Thursday, June 20, 2013

Snail's Pace

I've been plucking away at my DoT manuscript, and I have concluded that I am the SLOWEST writer in the history of writers.  I just looked it up on my old blog and found that I started writing this novel on June 6, 2011.  TWO years ago!  Is this normal?  I feel like other writers are creative geniuses--they get an idea and run with it, burning the midnight oil in a writing frenzy until they have their entire story purged on paper (or screen).  If I ever do get this thing published, I hope my readers like being in a state of static anticipation, because it will be another twelve years before the sequel comes out.

But--I AM moving forward, and here's where I'm at!  (<--even a slug can be proud when it spends all day sliding forward five inches):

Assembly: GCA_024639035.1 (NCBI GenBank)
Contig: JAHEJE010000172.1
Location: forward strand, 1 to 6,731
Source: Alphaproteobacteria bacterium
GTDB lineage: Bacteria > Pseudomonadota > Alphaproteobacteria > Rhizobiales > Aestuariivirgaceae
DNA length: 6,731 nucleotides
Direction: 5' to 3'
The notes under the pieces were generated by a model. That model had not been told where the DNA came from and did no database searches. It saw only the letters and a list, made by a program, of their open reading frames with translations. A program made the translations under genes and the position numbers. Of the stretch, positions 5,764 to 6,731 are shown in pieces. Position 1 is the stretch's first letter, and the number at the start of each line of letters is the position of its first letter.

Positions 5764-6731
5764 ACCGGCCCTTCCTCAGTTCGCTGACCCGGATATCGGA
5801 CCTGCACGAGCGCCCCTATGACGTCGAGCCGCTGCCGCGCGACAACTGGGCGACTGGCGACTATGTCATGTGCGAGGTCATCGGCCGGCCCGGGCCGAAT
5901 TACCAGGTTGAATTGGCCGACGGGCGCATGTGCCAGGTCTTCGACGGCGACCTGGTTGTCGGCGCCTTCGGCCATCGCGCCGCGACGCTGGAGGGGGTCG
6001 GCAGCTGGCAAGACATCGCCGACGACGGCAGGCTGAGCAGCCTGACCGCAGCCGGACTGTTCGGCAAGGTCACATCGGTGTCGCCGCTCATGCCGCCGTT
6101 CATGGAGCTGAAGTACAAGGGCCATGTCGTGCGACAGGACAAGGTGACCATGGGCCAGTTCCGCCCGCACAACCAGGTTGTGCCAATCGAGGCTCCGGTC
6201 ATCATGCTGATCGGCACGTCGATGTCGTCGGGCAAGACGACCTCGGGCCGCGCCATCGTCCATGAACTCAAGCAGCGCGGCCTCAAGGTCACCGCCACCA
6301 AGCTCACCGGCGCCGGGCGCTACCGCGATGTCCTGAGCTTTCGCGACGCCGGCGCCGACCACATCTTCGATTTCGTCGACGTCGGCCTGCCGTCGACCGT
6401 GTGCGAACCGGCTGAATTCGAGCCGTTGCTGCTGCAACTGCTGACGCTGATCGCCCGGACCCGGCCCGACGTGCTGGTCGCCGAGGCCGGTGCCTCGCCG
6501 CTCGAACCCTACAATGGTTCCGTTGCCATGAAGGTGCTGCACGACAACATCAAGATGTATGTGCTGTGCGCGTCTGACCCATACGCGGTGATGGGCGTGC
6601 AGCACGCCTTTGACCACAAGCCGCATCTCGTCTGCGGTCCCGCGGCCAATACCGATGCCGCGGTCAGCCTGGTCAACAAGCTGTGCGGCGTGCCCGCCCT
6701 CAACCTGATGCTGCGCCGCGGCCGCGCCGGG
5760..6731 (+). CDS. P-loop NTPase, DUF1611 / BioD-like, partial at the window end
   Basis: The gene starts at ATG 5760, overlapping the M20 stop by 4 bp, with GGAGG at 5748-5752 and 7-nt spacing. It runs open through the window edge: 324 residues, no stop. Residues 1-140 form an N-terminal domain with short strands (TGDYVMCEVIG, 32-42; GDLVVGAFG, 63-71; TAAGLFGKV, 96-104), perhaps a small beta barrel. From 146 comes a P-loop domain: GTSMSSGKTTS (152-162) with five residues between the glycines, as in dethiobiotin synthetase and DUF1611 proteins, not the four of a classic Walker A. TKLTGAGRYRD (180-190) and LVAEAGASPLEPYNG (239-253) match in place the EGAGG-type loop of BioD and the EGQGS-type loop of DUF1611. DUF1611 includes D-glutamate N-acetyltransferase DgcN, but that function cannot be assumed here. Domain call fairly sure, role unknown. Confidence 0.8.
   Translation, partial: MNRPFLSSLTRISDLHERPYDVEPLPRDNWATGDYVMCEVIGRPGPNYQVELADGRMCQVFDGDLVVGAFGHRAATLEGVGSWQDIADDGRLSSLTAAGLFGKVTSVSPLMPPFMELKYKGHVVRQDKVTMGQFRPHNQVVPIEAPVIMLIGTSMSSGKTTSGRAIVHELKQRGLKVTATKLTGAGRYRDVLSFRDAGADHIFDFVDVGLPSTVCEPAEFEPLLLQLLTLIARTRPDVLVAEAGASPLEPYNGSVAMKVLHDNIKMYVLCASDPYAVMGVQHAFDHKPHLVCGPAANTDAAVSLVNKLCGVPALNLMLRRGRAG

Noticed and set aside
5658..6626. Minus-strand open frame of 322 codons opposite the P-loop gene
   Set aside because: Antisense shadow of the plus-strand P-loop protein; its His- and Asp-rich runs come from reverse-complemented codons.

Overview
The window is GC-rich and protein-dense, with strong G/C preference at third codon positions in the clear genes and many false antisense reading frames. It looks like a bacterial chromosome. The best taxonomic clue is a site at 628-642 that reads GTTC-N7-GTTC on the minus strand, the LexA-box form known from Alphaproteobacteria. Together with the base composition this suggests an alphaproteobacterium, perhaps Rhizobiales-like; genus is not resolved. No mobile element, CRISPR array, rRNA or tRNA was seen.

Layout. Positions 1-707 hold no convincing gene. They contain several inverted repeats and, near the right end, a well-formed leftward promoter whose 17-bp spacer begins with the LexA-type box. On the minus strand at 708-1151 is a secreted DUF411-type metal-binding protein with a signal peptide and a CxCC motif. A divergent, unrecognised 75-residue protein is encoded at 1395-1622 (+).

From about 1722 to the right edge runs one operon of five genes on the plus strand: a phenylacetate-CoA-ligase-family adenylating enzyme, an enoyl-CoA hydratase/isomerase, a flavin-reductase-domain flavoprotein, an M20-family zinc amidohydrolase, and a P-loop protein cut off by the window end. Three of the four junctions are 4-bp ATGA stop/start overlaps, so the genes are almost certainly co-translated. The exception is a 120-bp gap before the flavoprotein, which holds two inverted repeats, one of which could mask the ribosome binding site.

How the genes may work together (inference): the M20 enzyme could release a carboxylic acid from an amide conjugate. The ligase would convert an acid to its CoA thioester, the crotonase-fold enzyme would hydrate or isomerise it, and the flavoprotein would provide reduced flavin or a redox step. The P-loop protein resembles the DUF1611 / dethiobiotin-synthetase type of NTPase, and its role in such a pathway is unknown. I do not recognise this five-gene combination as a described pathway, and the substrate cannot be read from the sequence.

The last time I posted a word count was here at Ocean in a Cup, and I was at 23,427.  So I've officially added 10,000+ words over summer.   I now have almost nine chapters, but I am still missing chapter 5.  My current goal is to fill in the much-dreaded-chapter-5-hole in the next couple of weeks.  It's a tricky little bastard, because the more I try to fill it in, the larger it gets.  It's a hard phenomenon to explain...writing doesn't always follow scientific principles.  But that hole has become like this big mocking thing that likes to taunt me with its omni-holeness.